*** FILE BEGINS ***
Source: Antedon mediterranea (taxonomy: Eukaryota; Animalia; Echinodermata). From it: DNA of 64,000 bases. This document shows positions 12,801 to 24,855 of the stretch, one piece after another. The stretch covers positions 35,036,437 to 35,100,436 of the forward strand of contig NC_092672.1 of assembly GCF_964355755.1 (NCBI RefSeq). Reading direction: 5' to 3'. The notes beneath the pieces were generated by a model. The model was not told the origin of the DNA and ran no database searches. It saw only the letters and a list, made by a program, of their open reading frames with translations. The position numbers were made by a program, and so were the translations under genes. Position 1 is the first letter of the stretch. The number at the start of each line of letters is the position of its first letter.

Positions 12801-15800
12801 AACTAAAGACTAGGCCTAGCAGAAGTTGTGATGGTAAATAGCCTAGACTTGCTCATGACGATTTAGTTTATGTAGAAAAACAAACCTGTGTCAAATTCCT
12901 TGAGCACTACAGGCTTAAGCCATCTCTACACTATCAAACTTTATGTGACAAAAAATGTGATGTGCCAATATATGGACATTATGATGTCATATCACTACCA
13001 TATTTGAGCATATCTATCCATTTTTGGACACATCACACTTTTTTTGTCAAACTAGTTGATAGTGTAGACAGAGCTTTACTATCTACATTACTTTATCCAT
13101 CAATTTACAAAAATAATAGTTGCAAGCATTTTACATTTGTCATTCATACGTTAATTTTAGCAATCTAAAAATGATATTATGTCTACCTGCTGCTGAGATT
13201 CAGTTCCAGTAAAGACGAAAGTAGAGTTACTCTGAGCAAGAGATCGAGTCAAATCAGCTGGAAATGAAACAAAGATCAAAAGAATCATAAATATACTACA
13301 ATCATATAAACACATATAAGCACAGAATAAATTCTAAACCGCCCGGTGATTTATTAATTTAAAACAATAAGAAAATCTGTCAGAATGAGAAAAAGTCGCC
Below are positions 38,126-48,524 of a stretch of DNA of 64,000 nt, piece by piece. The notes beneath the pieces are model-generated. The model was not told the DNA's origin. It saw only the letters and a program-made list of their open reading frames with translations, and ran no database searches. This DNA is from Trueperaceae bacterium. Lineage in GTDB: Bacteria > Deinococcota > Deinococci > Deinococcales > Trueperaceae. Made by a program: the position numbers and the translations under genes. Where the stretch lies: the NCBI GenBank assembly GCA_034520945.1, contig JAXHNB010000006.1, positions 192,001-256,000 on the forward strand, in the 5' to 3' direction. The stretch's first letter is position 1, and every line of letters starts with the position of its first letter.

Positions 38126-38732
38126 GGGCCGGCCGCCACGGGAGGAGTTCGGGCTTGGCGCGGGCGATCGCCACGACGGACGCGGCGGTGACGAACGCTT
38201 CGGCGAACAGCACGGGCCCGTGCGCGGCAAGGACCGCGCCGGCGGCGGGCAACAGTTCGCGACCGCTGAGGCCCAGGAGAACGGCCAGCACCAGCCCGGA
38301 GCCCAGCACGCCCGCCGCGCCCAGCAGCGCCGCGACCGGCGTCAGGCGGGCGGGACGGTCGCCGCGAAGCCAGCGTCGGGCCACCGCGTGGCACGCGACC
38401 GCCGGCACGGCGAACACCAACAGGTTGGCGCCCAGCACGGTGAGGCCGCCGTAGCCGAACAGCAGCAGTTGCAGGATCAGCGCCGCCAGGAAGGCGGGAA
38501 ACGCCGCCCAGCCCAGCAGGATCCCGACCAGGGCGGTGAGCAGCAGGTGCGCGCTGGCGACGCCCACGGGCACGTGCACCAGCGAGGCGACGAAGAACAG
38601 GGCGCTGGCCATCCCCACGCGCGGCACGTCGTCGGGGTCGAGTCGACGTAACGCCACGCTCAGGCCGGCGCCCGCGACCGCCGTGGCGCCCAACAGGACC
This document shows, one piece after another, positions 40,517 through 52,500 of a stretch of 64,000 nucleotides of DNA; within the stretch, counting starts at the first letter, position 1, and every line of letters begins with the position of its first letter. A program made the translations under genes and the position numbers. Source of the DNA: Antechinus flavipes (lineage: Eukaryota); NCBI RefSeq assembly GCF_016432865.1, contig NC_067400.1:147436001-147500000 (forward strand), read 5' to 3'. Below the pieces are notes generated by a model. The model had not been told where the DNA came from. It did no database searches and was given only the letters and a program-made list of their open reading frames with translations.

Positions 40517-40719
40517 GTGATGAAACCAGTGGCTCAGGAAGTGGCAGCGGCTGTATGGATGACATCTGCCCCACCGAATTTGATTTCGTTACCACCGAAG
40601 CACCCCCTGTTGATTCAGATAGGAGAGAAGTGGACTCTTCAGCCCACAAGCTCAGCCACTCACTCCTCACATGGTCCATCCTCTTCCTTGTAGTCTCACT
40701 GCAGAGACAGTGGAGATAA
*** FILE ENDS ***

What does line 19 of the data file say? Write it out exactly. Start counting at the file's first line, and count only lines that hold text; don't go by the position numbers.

40517 GTGATGAAACCAGTGGCTCAGGAAGTGGCAGCGGCTGTATGGATGACATCTGCCCCACCGAATTTGATTTCGTTACCACCGAAG